Wednesday, July 20, 2016

The TEN

TEN “considers.” That’s a new record for Coverage Ink’s Get Repped Now, Spring 2016 edition. And once we get everyone’s polish drafts back in (mid August,) we’ll pull the trigger and send them to our manager panel with our recommendations. So let’s all pull for our ten considers -- the writers who really brought it.


ABDUCTING CHRISTMAS by Joseph Balczo & David Bricker
ATOMIC CITY by Russell Ward + Scott Miller
FORGIVE US OUR PRESS PASSES by Jocelyn Hough
ONE DAY AS A LION by Doc Stiggers
THE PINKERTON SISTERS by Susan Boyer
RECORDED HISTORY by Neil Riley
SPEEDVILLE by Patrick Hunt
SYNERGIZERS by Craig Cambria
TONE DEAD by Sarah Polhaus
THE WACC by Sabrina Almeida


If you’re unfamiliar with Get Repped Now, it’s a little promotion we do in the spring and fall, wherein for a limited period of time, we elevate all scripts sent to Coverage Ink for script analysis, which score a ‘consider’ for script or better, to our panel of five industry-leading managers. In the past, we’ve gotten writers meetings, we’ve gotten them signed and hip-pocketed, and we’ve even had a big spec sale (Brandon Barker’s “Nottingham and Hood,” which sold to Disney for six figures.) Get Repped Now isn’t a contest -- there are no winners and no prizes. Simply, if your script scores a ‘consider’ from the Coverage Ink reader, it gets read by the manager panel. That’s all there is to it.

It’s heartening to note that four of our eleven considers went through multiple drafts, polishing and honing their scripts until nailing that coveted ‘consider.’ So a special CI fist pump to Joseph Balczo and David Bricker, Susan Boyer, Patrick Hunt and Craig Cambria, who invested serious elbow grease in making their scripts nice and shiny.  

By the same token, there were a few writers who rejected the detailed story notes which, if they chose to listen, could help improve both their scripts and craft. Another fellow even tried to bribe me! I tried to explain to him that the secret to having us present his script to the managers was to actually do the notes and improve the script, not to try to grease anyone’s palm. Sigh.






But mostly what we saw was a lot of near-misses -- dozens and dozens of ‘consider with reservations,’ as well as scripts that were almost in that zone, but for another draft maybe. These are especially frustrating, we know, because hey, SO close. Of course we hope that the notes we provide gave everyone what they need to come back and kick our asses nine ways to Miercoles when Get Repped Now returns October 17.

If you were one of those near misses, or indeed a ‘pass’ (which constitutes the majority of submissions,) I can tell you from my own experience -- it’s hard not to take it personally, right? We get defensive. We think, “this reader is a MORON!” Hey, I think this constantly when I send my own scripts in for coverage -- and I run the company! It’s human nature. We all protect ourselves when we feel we’re being “attacked.” The truth is, of course, there’s no attack. Believe it or not, it’s actually help. But sometimes it’s hard to see it that way. Whether we’re just starting out and are baffled as to how to implement notes, or you’ve got a dozen screenplays under your belt, getting coverage can sting a bit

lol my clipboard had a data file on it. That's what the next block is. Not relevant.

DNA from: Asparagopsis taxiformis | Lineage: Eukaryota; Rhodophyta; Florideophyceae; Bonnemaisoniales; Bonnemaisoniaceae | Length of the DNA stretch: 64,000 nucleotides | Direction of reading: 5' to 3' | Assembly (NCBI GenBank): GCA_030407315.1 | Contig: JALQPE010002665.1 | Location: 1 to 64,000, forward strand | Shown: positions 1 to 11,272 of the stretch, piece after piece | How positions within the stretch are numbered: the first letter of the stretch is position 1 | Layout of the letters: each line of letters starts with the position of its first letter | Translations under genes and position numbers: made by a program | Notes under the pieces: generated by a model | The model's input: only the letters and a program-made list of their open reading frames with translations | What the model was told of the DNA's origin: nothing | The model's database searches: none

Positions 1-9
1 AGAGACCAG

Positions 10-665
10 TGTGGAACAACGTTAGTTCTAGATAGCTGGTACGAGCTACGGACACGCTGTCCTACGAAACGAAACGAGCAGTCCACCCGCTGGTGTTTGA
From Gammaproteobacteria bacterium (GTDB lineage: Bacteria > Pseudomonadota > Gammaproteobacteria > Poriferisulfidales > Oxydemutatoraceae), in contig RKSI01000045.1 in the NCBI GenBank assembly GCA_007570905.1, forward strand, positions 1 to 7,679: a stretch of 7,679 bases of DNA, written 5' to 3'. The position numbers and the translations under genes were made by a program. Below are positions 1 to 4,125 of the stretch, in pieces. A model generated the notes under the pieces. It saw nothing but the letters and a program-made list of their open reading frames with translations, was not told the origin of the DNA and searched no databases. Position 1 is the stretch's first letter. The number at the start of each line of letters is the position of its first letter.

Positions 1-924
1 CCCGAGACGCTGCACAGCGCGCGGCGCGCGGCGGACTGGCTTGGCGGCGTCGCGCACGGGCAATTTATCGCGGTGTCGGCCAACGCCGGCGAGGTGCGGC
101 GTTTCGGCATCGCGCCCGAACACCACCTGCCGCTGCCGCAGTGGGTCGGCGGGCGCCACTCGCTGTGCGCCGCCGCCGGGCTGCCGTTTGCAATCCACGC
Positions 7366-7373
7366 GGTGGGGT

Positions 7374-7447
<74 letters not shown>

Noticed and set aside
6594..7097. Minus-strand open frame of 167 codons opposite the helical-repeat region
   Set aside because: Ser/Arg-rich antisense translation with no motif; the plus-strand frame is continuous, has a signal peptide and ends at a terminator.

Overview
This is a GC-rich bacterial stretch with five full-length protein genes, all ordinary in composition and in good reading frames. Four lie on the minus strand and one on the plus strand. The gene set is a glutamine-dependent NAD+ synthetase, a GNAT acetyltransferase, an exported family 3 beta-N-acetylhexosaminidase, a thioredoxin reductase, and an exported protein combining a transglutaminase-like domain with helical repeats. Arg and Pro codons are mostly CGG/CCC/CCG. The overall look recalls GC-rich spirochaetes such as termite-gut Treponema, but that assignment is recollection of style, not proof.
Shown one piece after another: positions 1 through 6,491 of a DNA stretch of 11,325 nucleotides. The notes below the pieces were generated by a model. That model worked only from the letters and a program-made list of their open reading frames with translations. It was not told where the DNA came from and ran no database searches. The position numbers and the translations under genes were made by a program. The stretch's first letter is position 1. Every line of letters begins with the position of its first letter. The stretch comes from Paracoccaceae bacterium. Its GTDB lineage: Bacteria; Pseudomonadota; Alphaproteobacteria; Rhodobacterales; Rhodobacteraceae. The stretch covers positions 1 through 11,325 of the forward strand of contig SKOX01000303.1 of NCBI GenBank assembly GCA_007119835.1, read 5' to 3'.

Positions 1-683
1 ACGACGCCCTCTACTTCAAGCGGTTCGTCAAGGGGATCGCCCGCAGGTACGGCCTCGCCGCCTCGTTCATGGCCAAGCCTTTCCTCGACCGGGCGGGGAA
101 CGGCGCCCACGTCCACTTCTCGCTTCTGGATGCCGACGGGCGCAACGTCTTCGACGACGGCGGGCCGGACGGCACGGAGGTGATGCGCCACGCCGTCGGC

But I also know deep down inside that I really do need to pay attention to the notes, even if I don’t like them. So here’s my own little neurotic trick. After reading it once, I ignore the coverage for at least a week or two. During that time, I work on other things. And slowly, like a wave of rabidly voracious weevils, the notes begin eating at my mind. I find myself thinking of ways to handle the notes, or maybe even radical new ideas which might make the notes moot. But I DO NOT look back at the notes, because it still freaking stings too much to do so!

Then finally, after enough time has passed that the notes have lost their power to make me feel like poop, and when I’m emotionally ready for it, I revisit the notes. And I go through them, section by section, making my own notes -- good, bad or indifferent. The bad ones simply get crossed out. The easy ones, I hit those first. Typos and character name mistakes -- no sweat! Got this. Finally, I move on to the more substantive changes. And generally, I’ll have thought it through enough that I’ll have an idea on how to hit the notes -- okay, this will require a new scene here, cutting the dialogue here, and then threading this new character through to the end so it “tracks.” 


And thus the rewrite process begins in earnest. And it only took a few weeks to work around my own fricking idiosyncrasies.

I hope it’s a little easier for you! In any event, I hope all of you indeed took the notes in the spirit with which they were intended. I look forward to watching the evolution of everyone’s scripts -- there is nothing more gratifying than seeing a script go from a ‘pass’ to a ‘consider’ over multiple drafts and feeling we had a small part in that.

Get Repped Now updates as they happen. Now go write!

Jim Cirile
www.coverageink.com


Get Repped Now Returns Oct. 17, 2016!

3 comments:

John Connell said...

Oddly, this article makes me want to re-write. A masterful ploy! Thanks.

jack said...
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